Soon after opposition head Raila Odinga dropped Kenya's election rerun, lawmakers passed a bill making it easier to name President Uhuru Kenyatta the winner. But a recent court ruling means he may face a new challenger.
Kenya's parliament approved an election law amendment on Wednesday that outlines if a candidate withdraws from a repeat presidential election, the remaining contender would automatically be declared the winner.
Lawmakers announced that the bill had passed on Twitter, writing that the measure allows for "manual results transmission" and "other amendments."
Those other amendments include the clause that determines who will win in the event that one of the candidates drops out of the rerun.
The bill states "where only one candidate remains after the withdrawal, the remaining candidate shall be declared elected forthwith as the President-elect without any election being held."
The law now awaits a signature from the president to take effect, said parliamentary spokesman Martin Mutua. The vote was boycotted by opposition lawmakers.
The move comes one day after opposition leader Raila Odinga withdrew from the rerun of the presidential vote that was scheduled to take place on October 26.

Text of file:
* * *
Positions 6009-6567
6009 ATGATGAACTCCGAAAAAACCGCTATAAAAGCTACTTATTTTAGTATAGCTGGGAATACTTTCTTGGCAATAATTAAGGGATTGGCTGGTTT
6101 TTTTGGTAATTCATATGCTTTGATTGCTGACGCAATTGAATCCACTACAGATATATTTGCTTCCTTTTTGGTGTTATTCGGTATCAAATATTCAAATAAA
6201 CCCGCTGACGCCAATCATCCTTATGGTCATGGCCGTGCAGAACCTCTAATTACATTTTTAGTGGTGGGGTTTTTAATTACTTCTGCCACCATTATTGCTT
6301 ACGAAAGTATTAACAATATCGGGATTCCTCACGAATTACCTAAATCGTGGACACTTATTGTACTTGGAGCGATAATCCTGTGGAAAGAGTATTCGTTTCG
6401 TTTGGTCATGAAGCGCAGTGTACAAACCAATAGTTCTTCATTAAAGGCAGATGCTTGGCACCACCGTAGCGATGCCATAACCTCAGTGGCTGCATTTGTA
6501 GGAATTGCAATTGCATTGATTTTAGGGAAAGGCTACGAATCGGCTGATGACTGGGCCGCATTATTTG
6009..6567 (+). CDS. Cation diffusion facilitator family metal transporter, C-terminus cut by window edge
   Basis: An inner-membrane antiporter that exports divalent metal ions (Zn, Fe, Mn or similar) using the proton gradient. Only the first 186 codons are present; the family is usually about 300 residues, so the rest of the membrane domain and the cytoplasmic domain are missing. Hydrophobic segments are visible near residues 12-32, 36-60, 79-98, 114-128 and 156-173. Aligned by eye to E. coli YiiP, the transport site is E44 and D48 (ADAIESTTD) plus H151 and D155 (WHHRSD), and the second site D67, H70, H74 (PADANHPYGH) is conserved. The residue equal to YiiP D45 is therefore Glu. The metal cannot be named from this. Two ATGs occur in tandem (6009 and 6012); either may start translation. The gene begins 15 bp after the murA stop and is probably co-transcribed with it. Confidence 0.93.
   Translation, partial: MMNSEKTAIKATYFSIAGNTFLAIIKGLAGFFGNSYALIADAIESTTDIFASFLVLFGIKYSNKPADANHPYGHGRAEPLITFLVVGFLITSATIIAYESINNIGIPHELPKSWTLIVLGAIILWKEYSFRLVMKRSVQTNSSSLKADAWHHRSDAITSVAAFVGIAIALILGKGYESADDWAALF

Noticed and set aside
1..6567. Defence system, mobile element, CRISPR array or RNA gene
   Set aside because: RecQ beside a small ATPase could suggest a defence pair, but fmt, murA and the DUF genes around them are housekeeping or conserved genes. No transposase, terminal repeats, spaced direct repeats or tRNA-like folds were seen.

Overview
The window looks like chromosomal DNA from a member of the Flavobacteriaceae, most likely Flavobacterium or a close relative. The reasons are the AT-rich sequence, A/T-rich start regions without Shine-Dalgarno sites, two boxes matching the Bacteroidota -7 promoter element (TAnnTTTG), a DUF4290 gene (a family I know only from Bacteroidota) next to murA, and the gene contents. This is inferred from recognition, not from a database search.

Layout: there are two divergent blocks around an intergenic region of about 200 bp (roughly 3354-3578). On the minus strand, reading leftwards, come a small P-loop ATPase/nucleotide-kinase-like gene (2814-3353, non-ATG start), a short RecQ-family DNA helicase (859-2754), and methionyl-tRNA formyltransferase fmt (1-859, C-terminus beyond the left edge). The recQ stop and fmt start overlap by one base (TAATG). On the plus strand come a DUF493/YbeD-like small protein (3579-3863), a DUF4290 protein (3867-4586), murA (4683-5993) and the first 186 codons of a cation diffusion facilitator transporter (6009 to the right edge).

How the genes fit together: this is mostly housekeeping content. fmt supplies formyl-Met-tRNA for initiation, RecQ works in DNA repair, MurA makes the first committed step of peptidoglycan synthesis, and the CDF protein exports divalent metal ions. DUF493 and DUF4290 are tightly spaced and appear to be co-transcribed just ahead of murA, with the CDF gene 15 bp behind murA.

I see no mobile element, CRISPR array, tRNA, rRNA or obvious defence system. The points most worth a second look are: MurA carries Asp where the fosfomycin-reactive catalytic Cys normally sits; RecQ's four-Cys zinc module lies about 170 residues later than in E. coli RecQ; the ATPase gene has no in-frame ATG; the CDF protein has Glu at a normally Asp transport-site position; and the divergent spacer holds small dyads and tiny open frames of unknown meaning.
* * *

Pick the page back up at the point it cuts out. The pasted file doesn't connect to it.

He cited fairness and transparency issues with the electoral commission as his reason for withdrawing.
Judge gives go-ahead to minor opposition candidate
Further complicating matters, a Kenyan judge ruled on Wednesday that a minor opposition candidate would be allowed to take part in the repeat election.
Ekuru Aukot, who received less than 1 percent of the vote the first time around, may now face off against President Uhuru Kenyatta in the rerun.
"I find nothing to bar the petitioner from contesting the fresh election," said Justice John Mativo.
Aukot told reporters outside the courthouse that he was also concerned about the election board, but would soon issue a statement about his plans.
Kenya's Supreme Court annulled the results of the country's August election, in which President Kenyatta was declared the winner, citing procedural irregularities.
Odinga had challenged the results, saying hackers infiltrated the electoral commission's computer system. His party has been calling for a completely new election board for the election rerun, blaming some of its officials for the electoral issues.
rs/kms (AP, Reuters)